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Rainfall drives genetic adaptation in Ethiopian sheep, study finds
Around one-third of smallholders in Ethiopia own sheep.

Finding could inform future breeding strategies in tropical countries.

Ethiopian sheep adapt more to changes in rainfall than to other environmental factors, according to new research.

The study, published in Genome Biology and Evolution, found that genetic variations in sheep DNA are more associated with precipitation levels than temperature or altitude. It also identifies specific genes that may be involved in the adaptation to environmental factors.

It is hoped the findings could inform future management and breeding strategies in tropical countries like Ethiopia, where around a third of smallholders own sheep.

“This study provides a foundation to investigate further the effects of climate on small ruminant populations,” explained study author Dr Emily Clark of the Roslin Institute and Centre for Tropical Livestock Genetics and Health (CTLGH).
“The dataset we have generated is also a valuable resource to design new genomic technologies to support Ethiopian sheep farmers and help to mitigate the effects of the changing climates we now see in tropical ecosystems.”

In the study, researchers analysed the genomes of 94 sheep from 12 regions across Ethiopia and examined them alongside climatic information for each of the geographic areas. In comparing the sheep genomes, they found more than three million minute differences in specific segments of their DNA.

Researchers then measured altitude, temperature and rainfall in each of the 12 regions to see how often these genetic variations occurred. Their analysis suggests that rainfall is more important than temperature or altitude in driving genetic adaptation in sheep.

 “Ethiopia is an ideal setting to investigate environmental adaptation in livestock, owing to its large range of climatic conditions and the rich genetic diversity of its livestock," commented
Dr Pam Wiener of the Roslin Institute. "By examining related sheep populations from a limited geographical region, our study was able to focus more specifically on the impact of environmental variables, giving us a greater degree of confidence in our results.”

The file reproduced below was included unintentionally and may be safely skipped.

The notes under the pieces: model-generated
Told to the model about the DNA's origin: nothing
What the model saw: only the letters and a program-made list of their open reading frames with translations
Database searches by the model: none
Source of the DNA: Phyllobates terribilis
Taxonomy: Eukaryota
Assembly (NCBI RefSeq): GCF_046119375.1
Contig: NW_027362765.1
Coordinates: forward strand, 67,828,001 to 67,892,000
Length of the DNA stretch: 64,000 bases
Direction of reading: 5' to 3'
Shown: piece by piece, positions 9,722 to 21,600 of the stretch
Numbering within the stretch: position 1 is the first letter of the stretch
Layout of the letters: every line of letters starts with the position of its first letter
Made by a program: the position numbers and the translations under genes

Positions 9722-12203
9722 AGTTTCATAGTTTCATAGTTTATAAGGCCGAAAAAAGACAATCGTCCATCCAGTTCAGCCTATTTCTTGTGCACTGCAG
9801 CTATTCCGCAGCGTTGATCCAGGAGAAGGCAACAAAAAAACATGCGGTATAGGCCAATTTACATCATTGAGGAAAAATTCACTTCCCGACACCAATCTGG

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Webinar to focus on equine worm control

News Story 1
 Vets, veterinary nurses and RAMAs are being invited to join a free CPD webinar on late winter and early spring equine worm control.

Hosted by Zoetis vet Dr Wendy Talbot, the webinar aims to help prescribers understand which parasites are of most concern at this time of year. It will also cover how to assess parasite risk, selecting a suitable wormer and spring wormer plans, concluding with a Q&A session.

The webinar takes place on Thursday, 18 March at 10 am and will be repeated at 7 pm for those unable to listen during the day. To book the 10 am webinar, click here, and to register for the 7 pm webinar, click here

Click here for more...
News Shorts
Avian influenza confirmed in Lancashire

A case of highly pathogenic (HPAI H5N8) avian influenza has been confirmed in two captive peregrine falcons on a non-commercial, non-poultry premises near Skelmersdale, West Lancashire.

Following a risk assessment, APHA has declared that no disease control zones have been put in place surrounding this non-commercial, non-poultry premises.

Eighteen cases of HPAI H5N8 have now been identified in poultry and other captive birds in England. A housing order for poultry and captive birds introduced by Defra to control the spread of the disease expired on 31 March, although bird keepers in England are still required by law to comply with biosecurity measures.

For more information, please click here.